Crude oil and natural gas account for nearly all of Algeria's export value; industrial equipment and semi-finished goods and foodstuffs, especially wheat, dominate the country's imports. Surpluses accrued with the oil and gas price increases beginning in the mid-1970s and continuing through 1985, with the exception of 1978. In 1986, however, because of a severe drop in oil prices, Algeria experienced the first trade deficit since 1978 and the largest ever. The 1986 collapse of oil prices drove the government to implement decentralizing IMF programs in order to stabilize the economy. Algeria was able to register a trade surplus during most of the nineties, except during 1994, after a season of political turmoil. On 30 April 1998, the Algerian government chose not to re-subscribe to IMF structural programs. Coupled with low oil prices, this move brought about diminished export revenues, threatening a trade deficit. Rising oil prices during 1999 brought back a trade surplus. As of 2000, Algeria was running a trade surplus of nearly $13 billion (US dollars).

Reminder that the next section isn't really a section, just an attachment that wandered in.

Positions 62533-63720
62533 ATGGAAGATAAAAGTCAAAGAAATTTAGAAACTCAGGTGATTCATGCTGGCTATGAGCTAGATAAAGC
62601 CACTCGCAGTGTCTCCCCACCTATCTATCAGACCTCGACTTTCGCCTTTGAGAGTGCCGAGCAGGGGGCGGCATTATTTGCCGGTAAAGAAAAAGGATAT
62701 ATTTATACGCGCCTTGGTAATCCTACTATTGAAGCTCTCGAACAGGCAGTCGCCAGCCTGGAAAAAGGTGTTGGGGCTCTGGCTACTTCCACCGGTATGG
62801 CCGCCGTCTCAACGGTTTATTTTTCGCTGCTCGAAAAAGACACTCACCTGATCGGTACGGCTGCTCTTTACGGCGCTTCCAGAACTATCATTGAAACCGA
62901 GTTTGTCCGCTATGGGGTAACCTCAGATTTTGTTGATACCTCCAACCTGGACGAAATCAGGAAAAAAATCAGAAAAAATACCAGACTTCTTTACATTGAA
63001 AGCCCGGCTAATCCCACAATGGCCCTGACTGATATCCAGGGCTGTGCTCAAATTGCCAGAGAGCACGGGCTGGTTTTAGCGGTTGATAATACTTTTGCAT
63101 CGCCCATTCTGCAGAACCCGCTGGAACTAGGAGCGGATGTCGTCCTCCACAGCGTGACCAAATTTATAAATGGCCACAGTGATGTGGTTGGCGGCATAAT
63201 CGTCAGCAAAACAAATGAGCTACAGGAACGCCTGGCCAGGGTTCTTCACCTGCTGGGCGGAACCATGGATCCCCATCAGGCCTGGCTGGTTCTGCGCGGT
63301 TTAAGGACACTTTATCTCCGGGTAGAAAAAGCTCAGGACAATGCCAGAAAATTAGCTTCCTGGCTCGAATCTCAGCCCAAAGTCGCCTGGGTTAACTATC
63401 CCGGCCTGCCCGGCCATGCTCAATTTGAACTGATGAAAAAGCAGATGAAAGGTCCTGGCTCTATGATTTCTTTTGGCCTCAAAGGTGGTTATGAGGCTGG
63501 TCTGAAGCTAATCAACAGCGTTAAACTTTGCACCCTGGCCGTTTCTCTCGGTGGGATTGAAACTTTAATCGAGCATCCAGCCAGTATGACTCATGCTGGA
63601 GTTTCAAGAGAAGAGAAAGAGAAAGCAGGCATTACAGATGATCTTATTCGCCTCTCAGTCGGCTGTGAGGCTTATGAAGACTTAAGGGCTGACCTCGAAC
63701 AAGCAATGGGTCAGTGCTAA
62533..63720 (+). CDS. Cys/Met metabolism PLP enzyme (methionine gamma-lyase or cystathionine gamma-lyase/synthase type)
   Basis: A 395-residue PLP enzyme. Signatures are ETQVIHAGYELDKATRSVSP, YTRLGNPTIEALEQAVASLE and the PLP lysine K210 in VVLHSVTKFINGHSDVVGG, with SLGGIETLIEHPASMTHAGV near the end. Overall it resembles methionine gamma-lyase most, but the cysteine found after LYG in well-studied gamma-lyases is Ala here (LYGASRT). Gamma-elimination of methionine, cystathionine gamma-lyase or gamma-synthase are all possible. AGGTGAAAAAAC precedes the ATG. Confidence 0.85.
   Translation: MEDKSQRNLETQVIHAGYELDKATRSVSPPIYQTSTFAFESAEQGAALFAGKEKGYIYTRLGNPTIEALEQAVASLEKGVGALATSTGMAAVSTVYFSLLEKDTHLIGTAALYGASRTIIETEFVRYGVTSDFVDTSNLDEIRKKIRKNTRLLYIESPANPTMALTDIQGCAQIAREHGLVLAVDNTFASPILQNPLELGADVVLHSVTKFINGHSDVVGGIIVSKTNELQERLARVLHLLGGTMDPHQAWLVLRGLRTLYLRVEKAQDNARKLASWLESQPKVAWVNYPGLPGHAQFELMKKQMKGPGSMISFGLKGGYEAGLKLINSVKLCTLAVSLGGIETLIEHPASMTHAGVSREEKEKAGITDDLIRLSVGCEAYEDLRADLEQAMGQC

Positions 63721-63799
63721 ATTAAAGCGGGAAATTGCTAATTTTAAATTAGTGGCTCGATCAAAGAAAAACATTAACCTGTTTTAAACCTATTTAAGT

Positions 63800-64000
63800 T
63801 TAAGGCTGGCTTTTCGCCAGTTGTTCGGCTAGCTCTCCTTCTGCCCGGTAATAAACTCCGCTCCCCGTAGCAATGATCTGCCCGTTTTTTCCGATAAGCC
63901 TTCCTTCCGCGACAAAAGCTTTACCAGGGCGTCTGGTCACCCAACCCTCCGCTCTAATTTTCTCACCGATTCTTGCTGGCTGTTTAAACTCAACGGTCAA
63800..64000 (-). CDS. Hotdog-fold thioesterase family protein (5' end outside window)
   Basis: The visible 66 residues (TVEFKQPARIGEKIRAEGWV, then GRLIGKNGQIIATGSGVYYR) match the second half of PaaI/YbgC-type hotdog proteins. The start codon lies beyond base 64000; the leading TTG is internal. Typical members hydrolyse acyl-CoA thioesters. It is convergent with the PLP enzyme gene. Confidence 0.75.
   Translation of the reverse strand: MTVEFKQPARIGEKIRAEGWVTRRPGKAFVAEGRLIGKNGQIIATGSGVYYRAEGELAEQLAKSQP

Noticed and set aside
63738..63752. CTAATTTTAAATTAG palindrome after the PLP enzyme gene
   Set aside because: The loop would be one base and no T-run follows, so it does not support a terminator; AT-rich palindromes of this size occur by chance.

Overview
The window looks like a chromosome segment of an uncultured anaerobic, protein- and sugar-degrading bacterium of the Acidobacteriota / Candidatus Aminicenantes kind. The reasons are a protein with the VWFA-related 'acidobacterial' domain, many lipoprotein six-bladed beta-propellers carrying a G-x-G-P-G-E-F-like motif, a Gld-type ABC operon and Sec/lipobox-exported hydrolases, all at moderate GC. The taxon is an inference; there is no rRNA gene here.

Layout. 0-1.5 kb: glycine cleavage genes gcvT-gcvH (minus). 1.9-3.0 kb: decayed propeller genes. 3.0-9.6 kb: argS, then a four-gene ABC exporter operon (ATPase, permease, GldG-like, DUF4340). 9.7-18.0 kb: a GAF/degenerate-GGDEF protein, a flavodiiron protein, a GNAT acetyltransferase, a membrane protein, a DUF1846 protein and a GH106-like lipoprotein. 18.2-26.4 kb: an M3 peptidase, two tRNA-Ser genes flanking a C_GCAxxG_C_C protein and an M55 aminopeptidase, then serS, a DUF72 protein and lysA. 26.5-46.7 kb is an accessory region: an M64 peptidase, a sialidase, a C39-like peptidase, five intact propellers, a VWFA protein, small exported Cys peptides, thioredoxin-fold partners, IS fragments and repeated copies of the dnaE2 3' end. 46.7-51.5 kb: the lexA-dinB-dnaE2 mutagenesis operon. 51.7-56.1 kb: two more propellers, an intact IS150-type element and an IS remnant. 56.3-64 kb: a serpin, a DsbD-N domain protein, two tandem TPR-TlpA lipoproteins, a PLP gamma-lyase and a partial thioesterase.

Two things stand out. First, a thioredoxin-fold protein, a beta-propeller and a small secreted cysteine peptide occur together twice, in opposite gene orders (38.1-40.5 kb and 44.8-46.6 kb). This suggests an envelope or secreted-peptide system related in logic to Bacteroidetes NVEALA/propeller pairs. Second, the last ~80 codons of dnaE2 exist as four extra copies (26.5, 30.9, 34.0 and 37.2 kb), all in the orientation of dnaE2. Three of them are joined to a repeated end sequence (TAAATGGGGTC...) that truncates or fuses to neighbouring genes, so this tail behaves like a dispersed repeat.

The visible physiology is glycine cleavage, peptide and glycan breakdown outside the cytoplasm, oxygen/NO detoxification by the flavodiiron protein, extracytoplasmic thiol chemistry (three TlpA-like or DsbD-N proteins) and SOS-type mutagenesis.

In 2000 Algeria's imports were distributed among the following categories:
Principal trading partners in 2000 (in millions of US dollars) were as follows: